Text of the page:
You will need: an external hard drive, storage size will depend on the amount of information and data you are backing up. Common options range from 8GB (gigabytes – light storage) to 6TB (terabytes – heavy storage).

Windows

Follow these steps to tell your computer start backing up your work automatically every hour:

  1. Plug your drive or its cable into your USB port.
  2. Click the pop-up notification that says, Tap to choose what happens with removable drives.
  3. Select the Configure this Drive for Backup option; when the File History window appears, click the Turn On button.Windows Backup Steps
  4. Open the Control Panel.
  5. Select the System and Security category and click File History.
  6. If you need to switch the drive, click the Select Drive link from the window’s left side and select a different drive.
  7. Click the Turn On button.

Mac

  1. Set up Time Machine. (Time Machine is the built-in backup feature of OS X.)
  2. When you connect an external hard drive directly to your Mac, you might be asked if you want to use the drive to back up with Time Machine. Click “Use as Backup Disk.”

If Time Machine doesn’t ask you to choose a backup disk:

  1. Open Time Machine preferences from the Time Machine menu in the menu bar. Or choose Apple menu > System Preferences, then click Time Machine.
  2. Click Select Backup Disk.
  3. Select an external hard drive, Time Capsule, or other storage solution from the list, then click Use Disk.
  4. After you choose a backup disk, optionally click “Add or Remove Backup Disk” to add more backup disks for extra security and convenience.

After you set up Time Machine, it automatically makes hourly backups for the past 24 hours, daily backups for the past month, and weekly backups for all previous months. The oldest backups are deleted when your backup drive is full.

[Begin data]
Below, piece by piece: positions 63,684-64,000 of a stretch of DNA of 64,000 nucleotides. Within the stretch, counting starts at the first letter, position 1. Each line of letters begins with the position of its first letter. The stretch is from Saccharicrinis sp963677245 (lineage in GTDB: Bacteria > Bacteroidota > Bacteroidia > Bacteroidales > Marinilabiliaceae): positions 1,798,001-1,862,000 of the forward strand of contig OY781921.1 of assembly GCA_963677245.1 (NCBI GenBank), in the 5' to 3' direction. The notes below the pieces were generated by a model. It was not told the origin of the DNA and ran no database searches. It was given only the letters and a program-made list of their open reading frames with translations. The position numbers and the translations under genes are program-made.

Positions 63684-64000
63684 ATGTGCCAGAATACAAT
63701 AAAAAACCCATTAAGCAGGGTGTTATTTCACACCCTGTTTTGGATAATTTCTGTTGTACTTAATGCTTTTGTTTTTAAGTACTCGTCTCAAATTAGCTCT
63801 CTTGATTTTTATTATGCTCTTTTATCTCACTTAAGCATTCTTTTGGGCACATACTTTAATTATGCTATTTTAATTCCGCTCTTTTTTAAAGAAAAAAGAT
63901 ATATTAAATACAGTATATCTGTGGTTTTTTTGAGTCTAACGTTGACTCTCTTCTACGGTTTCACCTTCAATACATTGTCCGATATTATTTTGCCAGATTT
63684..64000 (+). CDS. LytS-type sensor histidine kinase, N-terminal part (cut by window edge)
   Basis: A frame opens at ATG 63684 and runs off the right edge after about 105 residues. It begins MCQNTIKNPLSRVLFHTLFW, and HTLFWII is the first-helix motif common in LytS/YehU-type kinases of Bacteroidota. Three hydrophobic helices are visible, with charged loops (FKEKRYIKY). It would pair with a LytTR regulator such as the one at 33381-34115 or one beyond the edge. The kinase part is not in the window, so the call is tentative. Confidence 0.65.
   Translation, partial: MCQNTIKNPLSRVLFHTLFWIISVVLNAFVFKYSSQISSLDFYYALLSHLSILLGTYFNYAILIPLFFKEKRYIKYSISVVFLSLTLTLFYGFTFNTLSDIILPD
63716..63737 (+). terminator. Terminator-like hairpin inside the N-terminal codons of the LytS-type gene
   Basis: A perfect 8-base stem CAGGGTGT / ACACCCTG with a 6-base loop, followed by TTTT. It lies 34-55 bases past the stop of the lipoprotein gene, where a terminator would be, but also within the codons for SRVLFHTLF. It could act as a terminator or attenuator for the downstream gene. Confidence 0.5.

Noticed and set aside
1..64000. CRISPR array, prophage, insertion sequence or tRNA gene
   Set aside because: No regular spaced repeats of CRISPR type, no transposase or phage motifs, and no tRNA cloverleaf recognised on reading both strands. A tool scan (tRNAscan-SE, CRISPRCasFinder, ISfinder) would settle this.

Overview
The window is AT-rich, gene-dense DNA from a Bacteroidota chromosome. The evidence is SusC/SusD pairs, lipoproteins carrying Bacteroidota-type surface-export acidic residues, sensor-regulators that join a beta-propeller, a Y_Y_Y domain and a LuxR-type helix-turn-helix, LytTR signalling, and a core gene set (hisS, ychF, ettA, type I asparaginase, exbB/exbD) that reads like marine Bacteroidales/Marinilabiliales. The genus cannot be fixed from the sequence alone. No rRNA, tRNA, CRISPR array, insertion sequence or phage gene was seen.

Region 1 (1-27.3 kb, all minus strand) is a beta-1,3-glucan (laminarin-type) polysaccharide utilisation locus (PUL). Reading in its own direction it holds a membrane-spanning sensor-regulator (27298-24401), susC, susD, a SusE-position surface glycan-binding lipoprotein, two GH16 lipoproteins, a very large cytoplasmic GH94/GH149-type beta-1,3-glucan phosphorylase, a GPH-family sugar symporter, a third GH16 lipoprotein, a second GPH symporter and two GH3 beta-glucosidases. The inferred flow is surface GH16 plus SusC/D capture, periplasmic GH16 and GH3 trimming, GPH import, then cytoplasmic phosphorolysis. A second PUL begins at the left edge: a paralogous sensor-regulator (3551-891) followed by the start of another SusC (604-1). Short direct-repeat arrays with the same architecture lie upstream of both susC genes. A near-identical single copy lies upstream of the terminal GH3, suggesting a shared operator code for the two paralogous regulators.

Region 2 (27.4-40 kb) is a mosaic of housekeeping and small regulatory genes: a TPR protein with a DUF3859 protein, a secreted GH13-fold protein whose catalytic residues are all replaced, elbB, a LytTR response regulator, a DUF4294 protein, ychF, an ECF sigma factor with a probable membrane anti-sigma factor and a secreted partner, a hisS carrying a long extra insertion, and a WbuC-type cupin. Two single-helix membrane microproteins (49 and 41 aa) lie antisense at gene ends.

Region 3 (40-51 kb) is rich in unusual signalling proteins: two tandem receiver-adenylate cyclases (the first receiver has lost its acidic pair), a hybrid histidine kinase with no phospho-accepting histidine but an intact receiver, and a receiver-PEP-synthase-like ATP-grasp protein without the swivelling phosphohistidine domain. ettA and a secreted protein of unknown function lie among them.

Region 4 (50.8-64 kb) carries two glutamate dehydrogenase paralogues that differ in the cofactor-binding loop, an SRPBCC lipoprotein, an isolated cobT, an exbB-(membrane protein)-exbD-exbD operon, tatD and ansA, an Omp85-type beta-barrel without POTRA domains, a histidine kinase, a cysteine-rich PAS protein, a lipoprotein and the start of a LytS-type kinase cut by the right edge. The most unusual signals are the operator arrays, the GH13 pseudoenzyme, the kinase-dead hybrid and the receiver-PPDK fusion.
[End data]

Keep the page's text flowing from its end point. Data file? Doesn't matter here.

Backing up online

Although you shouldn’t backup your entire hard drive onto a cloud-storage service, you can use these services to preserve your important files. There are a number of different cloud-storage services you can choose from, some free, some paid. A few notable ones to look into include:

  • Google Drive (15GB Free)
  • Dropbox (2GB Free)
  • OneDrive (5GB Free)
  • SugarSync (5GB Free)

Once you’ve signed up for an online storage website, simply start uploading all of your important files. The benefit of storing online is that you can access it from any computer, anytime. You can also easily share and collaborate with others. There are also options to pay for more storage if the amount of free storage offered is not enough.

What You Should Back Up

Ultimately you should backup all of the files that are important to you and that are irreplaceable. If you still don’t know where to start, take a look at the following areas according to a MakeUseOf article:

Personal Files

This will include things you’ve created such as documents and things that you have purchased such as music and movies. So check your Documents, Pictures and Videos folders. Setting it up so that these folders are automatically backed up as a whole rather than picking and choosing files is ideal.

Personal FIles - Backup

Desktop

If you are in the habit of saving all of your projects that you are currently working on onto your desktop, this is another place you should be sure to back up. This way, you don’t have to worry about losing these projects and having to start from scratch and losing valuable time.

Desktop Backup

Browser Data

Don’t forget about all of the bookmarks and favorites in your browsers. Often we collect these over a large amount of time and don’t want to lose these so it’s a good idea to keep a second copy. Additionally, you probably have quite a few extensions and other browser settings you wouldn’t want to manually install once more.

Browser Data Backup

Emails

Backing up e-mails is often overlooked, but it’s a good idea to keep backups of your e-mails for your personal records especially any important business e-mails or receipts.

Email Backup